A Pop-Steeped Tour of Cartoon-Inspired Artist Joyce Pensato's New York
Joined by her American Spaniel Charlie, Brooklyn-based artist Joyce Pensato introduces her vast, paint-spattered studio and local laundromat, captured by director John Strong in Joyceland. The Guggenheim fellow’s paintings reappropriate such well-known characters as Felix the Cat, Donald Duck and Homer Simpson. “I love Donald, he can express every emotion, Mickey too,” says Pensato of her famous muses. “Felix is the bad boy, Homer is very thoughtful. Batman is strong, mysterious and tough. Hardcore.” She was recently exhibited at the Santa Monica Museum of Art for her first major museum show and was last year’s recipient of the Robert De Niro, Snr. award, founded in 2010 by the Hollywood actor in tribute to his late father. Not content with the restrictions of canvas, these iconic characters have filled her home and studio in the form of countless stuffed figures and associated ephemera, providing today's film with a fuzzy, idiosyncratic backdrop. “I love discarded toys with a history and a past,” she says of her hoard. “The collection has become my crew and made my world.”
Hollywood Skaters Prowl the Set in an Aaron Rose and André Saraiva Film for L'Officiel Hommes
“Paramount Studios is fantastical by nature,” says artist and filmmaker Aaron Rose of the faux New York City streets and sun-baked Los Angeles location of today’s cinematic fashion short. Sweeping through the vacant lot, Rose and his co-director, L'Officiel Hommes editor André Saraiva shot a dreamlike portrait of professional skateboarders Jerry Hsu, Austyn Gillette, and Josh Harmony, besuited in Dior Homme, Saint Laurent, and Prada. Set to the epic pop of Duran Duran’s “The Chauffeur,” the slow-motion skaters are confronted by a trio of models in lace lingerie led by Belgian beauty Anouck Lepere, in a touch that echoes the band's 1980s videos. “It is his bicoastal perspective which started the idea for the film,” explains Saraiva of Rose’s past as founder of downtown New York institution Alleged Gallery, that is juxtaposed with his recent experience as a West Coast-dwelling artist. “We share a similar evolutionary process as creators, so it was natural to work together,” says Rose of his multidisciplinary Paris-based collaborator. “We were shooting two elements simultaneously, this film and a photo editorial. André would be shooting photos, then all of a sudden, he would hand me the stills camera. It was a wonderfully creative ping-pong volley.”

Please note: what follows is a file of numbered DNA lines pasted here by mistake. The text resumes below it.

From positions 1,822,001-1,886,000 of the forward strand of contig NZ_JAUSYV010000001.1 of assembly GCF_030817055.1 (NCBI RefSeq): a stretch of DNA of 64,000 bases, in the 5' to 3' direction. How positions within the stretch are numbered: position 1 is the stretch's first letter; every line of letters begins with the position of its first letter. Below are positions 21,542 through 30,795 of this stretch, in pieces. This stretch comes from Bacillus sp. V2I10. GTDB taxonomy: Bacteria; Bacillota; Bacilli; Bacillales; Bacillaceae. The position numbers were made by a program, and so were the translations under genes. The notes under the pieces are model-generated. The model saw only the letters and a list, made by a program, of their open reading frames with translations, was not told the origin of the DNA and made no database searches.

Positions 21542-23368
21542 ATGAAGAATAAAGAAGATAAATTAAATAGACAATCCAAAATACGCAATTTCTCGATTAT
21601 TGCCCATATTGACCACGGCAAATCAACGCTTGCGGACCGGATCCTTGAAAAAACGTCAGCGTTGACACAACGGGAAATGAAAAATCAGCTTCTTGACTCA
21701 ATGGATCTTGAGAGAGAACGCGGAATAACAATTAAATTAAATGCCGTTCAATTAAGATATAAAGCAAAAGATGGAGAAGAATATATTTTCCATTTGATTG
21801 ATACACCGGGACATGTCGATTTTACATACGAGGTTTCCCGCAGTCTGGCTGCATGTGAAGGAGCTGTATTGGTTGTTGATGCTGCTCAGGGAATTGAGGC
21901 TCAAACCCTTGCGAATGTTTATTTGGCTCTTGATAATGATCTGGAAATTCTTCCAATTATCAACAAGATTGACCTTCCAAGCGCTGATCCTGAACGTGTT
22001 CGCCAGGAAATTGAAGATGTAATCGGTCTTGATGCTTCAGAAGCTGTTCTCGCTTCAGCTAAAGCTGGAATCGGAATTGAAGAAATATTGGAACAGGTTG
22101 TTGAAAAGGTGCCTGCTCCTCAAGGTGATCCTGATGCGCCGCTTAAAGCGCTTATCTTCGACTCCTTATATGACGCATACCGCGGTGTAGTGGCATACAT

The Legendary Photographer Plunges Into the Dark Corners and Bright Lights of Hong Kong
Acclaimed Japanese photographer Daido Moriyama’s sensual approach to the urban landscape is revealed in this edifying short by the Hong Kong-based filmmaker Ringo Tang. Now in his 70s, Moriyama shot to fame when his grainy black-and-white images depicting a post-war Japan in flux won the country’s New Artist Award in 1967 and has since had major retrospectives at the New York Metropolitan Museum and San Francisco Museum of Modern Art (1999), the Tokyo Metropolitan Museum of Photography (2008) and, currently, at Tate Modern in tandem with William Klein. His high-contrast, distorted imagery and raw-verging-on-sordid content has influenced the work of countless photographers. Tang’s relationship to the master of harsh street photography is especially poetic: “The Moriyama black has always fascinated me,” the director writes in homage. “A thick slash of heavy black, so overwhelming.” Filmed while Moriyama was in Hong Kong for his first ever solo exhibition there, the short splices examples of his oeuvre with footage of the artist himself, whose short sentences are layered over the industrial beat of the city. The result taps into Moriyama’s engaged, multi-sensory experience of the metropolis, which he investigates using not only sight, but also smell and sound. Observations such as “The past cannot be captured by the present, the present can only be captured in the moment” crystallize what Moriyama refers to as “the mighty power” of photography.